How to spot and avoid potential scams
Cybercrime is becoming part and parcel of everyday life, so here we explain the possible problems you may face and how you can protect yourself from the fraudsters
Published: 13th July 2015
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Auto Trader takes security very seriously and is committed to protecting you when you use our products and services. We have a dedicated Customer Security Team available seven days a week to answer any questions you may have.
Unfortunately, online crime - or cybercrime - is becoming part and parcel of everyday life, and criminals operating online are constantly looking for new ways to access personal information. Fraudsters will also use 'phishing' messages to access your personal details and account information.
Remember, Auto Trader will never ask for your log-in details in an email or text message. You should keep such information private, and never share it with anyone.
When you place an advert on Auto Trader, as one of our customers, you have the option to ‘Hide your number’. This free service replaces your personal telephone number in an advert with a new, unique number. When interested customers call this number, they will get through to the customer as normal.
Not only does this service help protect against scammers, nuisance callers and canvassers, it also helps protect customers from receiving fraudulent phishing text messages
What is Phishing?
Fraudsters will send phishing emails in an attempt to access your personal information and log-in details, such as your username, passwords or financial information.
Such an email can be hard to spot, but it may well look like it has come from Auto Trader and ask you to confirm your log-in details via a link in an email. The link will take you to a fraudulent website page that looks like the Auto Trader website; and, if you enter your login information here, a fraudster will have access to your online accounts.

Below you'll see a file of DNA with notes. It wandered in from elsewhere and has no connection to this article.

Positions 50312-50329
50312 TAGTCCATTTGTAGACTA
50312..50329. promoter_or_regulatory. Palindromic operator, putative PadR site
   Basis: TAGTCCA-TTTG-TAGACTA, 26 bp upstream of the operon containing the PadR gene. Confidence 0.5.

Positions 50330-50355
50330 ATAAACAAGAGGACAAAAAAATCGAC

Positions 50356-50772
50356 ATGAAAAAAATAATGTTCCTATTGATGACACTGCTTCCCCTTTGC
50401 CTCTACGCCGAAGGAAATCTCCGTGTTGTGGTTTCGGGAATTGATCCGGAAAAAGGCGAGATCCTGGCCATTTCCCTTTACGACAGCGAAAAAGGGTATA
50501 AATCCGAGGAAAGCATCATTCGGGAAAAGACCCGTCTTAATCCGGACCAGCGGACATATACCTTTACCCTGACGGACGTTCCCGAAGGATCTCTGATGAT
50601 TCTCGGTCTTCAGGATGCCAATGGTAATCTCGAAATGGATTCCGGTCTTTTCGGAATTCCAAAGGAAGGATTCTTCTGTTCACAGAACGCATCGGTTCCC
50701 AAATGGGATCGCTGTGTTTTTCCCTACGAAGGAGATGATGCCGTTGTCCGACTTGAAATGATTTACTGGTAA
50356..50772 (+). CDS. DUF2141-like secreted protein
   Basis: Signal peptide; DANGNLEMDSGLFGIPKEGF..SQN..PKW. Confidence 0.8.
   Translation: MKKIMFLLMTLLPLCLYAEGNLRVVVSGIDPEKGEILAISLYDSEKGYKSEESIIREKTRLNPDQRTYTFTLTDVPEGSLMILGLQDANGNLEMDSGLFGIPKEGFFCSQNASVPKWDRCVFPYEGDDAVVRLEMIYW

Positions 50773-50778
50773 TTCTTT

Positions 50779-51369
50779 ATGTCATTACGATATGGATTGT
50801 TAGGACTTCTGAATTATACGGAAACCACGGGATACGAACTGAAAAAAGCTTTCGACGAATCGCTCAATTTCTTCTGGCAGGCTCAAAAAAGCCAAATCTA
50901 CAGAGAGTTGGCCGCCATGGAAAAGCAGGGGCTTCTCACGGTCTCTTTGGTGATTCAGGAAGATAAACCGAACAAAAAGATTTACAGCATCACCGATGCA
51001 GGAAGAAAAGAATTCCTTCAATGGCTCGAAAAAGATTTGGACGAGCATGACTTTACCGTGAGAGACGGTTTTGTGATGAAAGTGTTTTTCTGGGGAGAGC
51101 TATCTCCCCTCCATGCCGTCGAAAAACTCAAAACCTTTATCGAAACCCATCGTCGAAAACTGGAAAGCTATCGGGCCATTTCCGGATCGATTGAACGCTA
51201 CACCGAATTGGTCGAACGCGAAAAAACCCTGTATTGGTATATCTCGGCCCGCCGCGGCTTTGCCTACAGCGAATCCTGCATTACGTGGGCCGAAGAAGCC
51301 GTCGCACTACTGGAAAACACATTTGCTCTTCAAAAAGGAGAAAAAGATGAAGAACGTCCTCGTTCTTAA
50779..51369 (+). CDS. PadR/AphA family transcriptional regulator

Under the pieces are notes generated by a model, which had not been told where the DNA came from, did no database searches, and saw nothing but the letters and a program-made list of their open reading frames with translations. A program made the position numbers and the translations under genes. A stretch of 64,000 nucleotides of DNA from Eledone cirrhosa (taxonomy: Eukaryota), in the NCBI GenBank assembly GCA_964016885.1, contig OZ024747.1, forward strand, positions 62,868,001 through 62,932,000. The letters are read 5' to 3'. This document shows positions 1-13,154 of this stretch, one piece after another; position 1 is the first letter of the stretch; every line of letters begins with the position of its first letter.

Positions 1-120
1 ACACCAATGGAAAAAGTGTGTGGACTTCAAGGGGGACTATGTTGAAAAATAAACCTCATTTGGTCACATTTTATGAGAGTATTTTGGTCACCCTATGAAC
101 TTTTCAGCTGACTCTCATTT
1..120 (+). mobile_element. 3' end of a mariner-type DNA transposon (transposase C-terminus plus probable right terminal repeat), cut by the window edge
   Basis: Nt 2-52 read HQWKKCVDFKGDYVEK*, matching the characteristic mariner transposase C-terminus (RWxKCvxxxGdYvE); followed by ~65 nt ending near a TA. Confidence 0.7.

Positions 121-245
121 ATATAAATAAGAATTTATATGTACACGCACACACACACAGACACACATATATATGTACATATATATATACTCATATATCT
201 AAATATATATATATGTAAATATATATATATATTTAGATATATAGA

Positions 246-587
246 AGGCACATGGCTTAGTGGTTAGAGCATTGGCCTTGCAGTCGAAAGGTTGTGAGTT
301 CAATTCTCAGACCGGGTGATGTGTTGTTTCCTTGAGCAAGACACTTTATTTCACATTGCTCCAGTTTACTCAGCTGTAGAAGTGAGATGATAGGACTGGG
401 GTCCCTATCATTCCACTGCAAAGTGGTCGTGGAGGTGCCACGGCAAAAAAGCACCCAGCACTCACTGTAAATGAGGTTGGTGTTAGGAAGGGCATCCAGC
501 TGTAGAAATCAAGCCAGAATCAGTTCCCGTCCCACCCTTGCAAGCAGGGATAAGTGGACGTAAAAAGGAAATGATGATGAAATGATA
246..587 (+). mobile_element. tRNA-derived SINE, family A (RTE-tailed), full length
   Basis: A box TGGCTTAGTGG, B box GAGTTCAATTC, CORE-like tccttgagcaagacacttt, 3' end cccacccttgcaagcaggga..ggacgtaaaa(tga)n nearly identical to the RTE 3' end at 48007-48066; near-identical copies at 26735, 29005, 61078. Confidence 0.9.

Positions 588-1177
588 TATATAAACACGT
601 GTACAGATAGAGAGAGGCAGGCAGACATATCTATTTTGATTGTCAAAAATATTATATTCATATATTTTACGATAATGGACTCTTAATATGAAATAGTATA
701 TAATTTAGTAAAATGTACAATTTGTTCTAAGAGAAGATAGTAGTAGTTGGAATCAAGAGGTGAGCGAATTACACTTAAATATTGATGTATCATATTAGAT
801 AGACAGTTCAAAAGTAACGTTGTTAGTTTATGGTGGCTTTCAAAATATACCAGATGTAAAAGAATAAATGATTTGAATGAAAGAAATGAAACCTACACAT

What is SMiShing?
Short for "SMS phishing", SMiShing is a security attack in which the user is tricked into downloading some type of 'malware' (malicious software) onto their phone or mobile device via a text message.
The message - which will appear to be from Auto Trader or may be sent as as an enquiry about your vehicle - will redirect you to a false log-in or sign-in page, where you will be asked to enter your username and password, and from where the fraudsters can access your details.
There are many ways to try and safeguard yourself against the kind of attacks listed above, but most importantly:
- Never disclose your account details to anyone and always ensure your password is strong by using a combination of letters and digits, including upper and lower case
- Change your password regularly and do not use the same passwords for all your online accounts.
If you have any concerns about a message you have received, please forward it to our Customer Security Team at firstname.lastname@example.org
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Jon cut his journalistic teeth at Autocar Magazine, and today, he's in charge of all of Auto Trader's editorial activity.
Andy has more than 25 years' experience as a motoring journalist, with titles like What Car? and Auto Express on his CV.
Road test editor
Ivan has been testing cars and writing reviews since 2000. There aren't many motors out there that he hasn't driven.
Senior road tester
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Video & image editor
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Pete has been in the motor industry for around 20 years, both as a journalist and as a development engineer for Jaguar.
Rachael has moved from the world of automotive business-to-business publishing to help manage and produce Auto Trader's content.